My wife's first Lucia was Sutherland, mine was Sills. So you can imagine our astonishment at being left breathless by seattle opera's new Bride of Lammermoor, Aleksandra Kurzak (October 20). Like Sutherland, Donizetti's coloratura held few terrors for her, and every run and trill had a Sills-like emotional connection and expressivity. At times Kurzak's comely physical grace and detailed vocal inflection even evoked memories of the legendary Callas. At times I wished Kurzak would hold back, especially when tackling every possible interpolation, until the last E flat sounded more exhausted than ecstatic. But you can argue that Lucia in her delirium is also at energy's end, and I am loath to quibble at Kurzak's mesmerizing portrayal.
William Burden's Edgardo matched his Lucia in fluid tone and dashing good looks, Deborah Trout's luscious Victorian costume design of tousled shirt and velvet waistcoat giving him a Swinburne-esque air. At times Burden's top sounded edgy, and Kurzak sensibly took his F in alt at the end of the duet. But overall Burden's Edgardo was, in tenor and tone, every Romantic's dream. It was also a pleasure to have Raimondo's traditionally cut scena with Lucia reinstated, especially when sung with such warmth and compassion as by Arthur Woodley. However, once again the important Wolf's Crag scene was missing. (When will producers realize that an uncut Lucia is an uncommonly cohesive drama?) Yet considering Ljubomir Puskaric's stiff and prosaic Enrico, avoiding the Crag could be deemed a wise choice.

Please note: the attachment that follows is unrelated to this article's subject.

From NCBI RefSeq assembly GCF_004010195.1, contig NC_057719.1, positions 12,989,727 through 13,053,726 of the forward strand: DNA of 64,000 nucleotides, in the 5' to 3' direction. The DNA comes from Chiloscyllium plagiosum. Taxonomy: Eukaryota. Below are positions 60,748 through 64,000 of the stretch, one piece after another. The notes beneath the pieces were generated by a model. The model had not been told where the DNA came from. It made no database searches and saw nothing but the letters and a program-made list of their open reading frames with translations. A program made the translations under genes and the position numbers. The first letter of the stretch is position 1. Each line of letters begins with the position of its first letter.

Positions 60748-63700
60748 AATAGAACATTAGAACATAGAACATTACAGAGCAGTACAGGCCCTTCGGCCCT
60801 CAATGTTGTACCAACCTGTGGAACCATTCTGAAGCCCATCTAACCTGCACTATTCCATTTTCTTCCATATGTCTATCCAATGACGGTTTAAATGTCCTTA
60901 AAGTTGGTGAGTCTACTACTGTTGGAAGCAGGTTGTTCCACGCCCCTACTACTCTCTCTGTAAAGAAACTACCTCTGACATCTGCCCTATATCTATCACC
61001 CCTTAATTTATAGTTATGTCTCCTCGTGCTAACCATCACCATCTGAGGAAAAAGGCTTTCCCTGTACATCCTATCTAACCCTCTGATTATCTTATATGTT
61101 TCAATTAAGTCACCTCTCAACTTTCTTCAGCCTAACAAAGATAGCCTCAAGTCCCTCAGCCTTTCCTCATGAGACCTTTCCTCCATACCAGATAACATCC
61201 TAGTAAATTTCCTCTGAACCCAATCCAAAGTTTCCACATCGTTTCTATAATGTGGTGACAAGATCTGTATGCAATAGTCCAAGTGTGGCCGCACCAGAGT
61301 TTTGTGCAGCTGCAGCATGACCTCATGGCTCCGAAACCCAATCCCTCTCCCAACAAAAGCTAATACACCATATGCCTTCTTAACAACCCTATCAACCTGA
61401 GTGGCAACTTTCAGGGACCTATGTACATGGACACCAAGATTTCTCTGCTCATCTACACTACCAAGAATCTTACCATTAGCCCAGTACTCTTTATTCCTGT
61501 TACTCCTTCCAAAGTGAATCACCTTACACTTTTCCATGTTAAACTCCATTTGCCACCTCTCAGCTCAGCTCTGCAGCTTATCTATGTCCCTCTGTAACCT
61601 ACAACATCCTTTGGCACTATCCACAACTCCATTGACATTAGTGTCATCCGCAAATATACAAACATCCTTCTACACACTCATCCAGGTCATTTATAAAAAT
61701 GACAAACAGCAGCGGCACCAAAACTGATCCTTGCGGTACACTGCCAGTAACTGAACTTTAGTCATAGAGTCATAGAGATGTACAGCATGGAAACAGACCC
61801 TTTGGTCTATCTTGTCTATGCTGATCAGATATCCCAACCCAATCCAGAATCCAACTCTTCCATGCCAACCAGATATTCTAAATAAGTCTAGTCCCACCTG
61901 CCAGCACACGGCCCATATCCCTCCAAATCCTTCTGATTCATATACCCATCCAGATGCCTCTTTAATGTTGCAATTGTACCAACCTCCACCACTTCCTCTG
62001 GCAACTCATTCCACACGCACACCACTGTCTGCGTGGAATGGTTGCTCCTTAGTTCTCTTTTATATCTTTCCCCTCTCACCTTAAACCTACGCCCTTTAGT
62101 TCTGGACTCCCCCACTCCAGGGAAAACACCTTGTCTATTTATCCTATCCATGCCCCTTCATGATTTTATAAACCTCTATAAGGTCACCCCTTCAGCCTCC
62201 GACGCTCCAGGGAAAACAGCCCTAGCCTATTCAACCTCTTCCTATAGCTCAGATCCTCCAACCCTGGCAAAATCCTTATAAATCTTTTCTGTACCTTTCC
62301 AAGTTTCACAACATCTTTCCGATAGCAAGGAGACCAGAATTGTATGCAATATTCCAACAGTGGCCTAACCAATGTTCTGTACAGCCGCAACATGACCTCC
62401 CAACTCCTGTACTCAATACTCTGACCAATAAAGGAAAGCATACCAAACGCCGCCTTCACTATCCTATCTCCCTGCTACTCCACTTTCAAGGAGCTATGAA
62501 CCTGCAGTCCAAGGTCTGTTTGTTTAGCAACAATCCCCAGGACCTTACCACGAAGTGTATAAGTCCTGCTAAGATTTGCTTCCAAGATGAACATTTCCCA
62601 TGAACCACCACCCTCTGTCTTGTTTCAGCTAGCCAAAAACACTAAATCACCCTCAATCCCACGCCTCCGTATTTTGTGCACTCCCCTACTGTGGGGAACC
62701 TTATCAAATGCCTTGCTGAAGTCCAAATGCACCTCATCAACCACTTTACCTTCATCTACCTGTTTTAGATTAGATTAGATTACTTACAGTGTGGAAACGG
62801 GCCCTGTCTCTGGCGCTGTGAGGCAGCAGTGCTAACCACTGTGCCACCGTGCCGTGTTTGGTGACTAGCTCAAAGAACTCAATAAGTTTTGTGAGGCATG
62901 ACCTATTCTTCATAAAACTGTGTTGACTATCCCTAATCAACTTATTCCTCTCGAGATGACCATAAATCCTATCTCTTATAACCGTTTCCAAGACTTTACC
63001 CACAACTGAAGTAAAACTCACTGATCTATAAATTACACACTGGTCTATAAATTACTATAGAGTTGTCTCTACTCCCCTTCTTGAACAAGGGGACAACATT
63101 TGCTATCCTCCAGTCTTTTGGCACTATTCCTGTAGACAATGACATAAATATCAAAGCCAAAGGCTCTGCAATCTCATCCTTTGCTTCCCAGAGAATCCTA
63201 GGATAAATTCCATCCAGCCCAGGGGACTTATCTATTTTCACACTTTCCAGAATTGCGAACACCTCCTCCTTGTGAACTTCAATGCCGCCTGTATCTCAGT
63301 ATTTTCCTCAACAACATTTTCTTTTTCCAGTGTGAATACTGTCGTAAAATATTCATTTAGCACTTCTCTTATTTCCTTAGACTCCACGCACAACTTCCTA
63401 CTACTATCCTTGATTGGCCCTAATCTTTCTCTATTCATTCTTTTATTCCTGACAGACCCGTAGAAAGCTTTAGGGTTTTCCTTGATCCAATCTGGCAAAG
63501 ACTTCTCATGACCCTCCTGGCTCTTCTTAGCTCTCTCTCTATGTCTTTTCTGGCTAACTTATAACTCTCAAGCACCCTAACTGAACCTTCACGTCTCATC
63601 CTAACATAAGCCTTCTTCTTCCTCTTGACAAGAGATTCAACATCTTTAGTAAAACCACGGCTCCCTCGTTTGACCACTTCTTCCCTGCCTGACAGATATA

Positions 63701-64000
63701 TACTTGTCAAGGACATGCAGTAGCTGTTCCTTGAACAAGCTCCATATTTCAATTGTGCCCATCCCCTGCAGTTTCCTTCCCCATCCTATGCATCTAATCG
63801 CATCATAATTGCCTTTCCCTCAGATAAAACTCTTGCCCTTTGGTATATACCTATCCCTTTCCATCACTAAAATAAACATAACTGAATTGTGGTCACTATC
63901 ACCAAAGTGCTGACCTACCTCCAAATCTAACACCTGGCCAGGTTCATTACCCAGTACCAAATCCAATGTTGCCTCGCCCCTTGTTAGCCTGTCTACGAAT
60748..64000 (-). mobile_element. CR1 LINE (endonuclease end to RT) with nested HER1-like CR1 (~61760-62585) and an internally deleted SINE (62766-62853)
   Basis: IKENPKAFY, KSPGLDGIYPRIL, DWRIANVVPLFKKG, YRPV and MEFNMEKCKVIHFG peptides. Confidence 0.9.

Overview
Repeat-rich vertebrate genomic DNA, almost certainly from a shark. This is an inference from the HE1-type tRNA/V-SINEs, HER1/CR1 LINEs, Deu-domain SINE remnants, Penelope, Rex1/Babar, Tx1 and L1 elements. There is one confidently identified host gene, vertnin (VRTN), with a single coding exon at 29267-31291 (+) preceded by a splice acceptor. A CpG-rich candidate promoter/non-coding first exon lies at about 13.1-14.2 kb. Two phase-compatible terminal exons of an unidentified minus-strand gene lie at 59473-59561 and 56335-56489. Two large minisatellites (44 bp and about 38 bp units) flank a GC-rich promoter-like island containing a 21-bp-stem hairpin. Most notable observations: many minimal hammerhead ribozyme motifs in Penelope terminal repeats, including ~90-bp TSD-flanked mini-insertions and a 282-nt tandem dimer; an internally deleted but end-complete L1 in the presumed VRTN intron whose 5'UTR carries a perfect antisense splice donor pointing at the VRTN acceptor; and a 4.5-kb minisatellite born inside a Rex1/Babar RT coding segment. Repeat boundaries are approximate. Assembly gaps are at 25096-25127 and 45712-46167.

Indeed, the conductor Bruno Cinquegrani's edition was a curious mixture of traditional snippets-stretti, the Wolf's Crag-and welcome restorations of infrequently performed recitatives and orchestral felicities. (No glass harmonica, alas.) Cinquegrani knitted it all together sensitively, allowing his singers just enough bel canto leeway to shape their phrases artfully. Robert A. Dahlstrom also had a jigsaw puzzle on his hands, refitting the disorienting Piranesian jumble of catwalks of his older I Puritani set to reflect Lucia's darker tint. His elegant solution was a simpler arrangement of the multiple staircases, which accented them with an imposing leaded-glass window and a series of translucent tapestries for spectral materializations.
These ghostly moments were central to the producer Tomer Zvulun's concept. Lucia's terrifying obsession with the bloodied bride was made manifest as a scarlet-spattered extra wafting mysteriously at the periphery. Then, after her descent into madness, murder and death, Lucia assumed the spirit's place as the tragic genius loci. This made her post-humous visitation to Edgardo's suicide deeply poignant. Occasionally Zvulun struggled to fit all the pieces together, especially when juxtaposing realistic confrontations with hoary grand-opera swagger. Yet it was his work with Kurzak in the Mad Scene-every run, trill, abrupt shift and subito piano underlined with chilling detail-that silenced criticism ... and the audience itself. It was as if the heady days of the Bel Canto Revival, with Sills, Sutherland and Callas, were back again, eerie and unforgettable.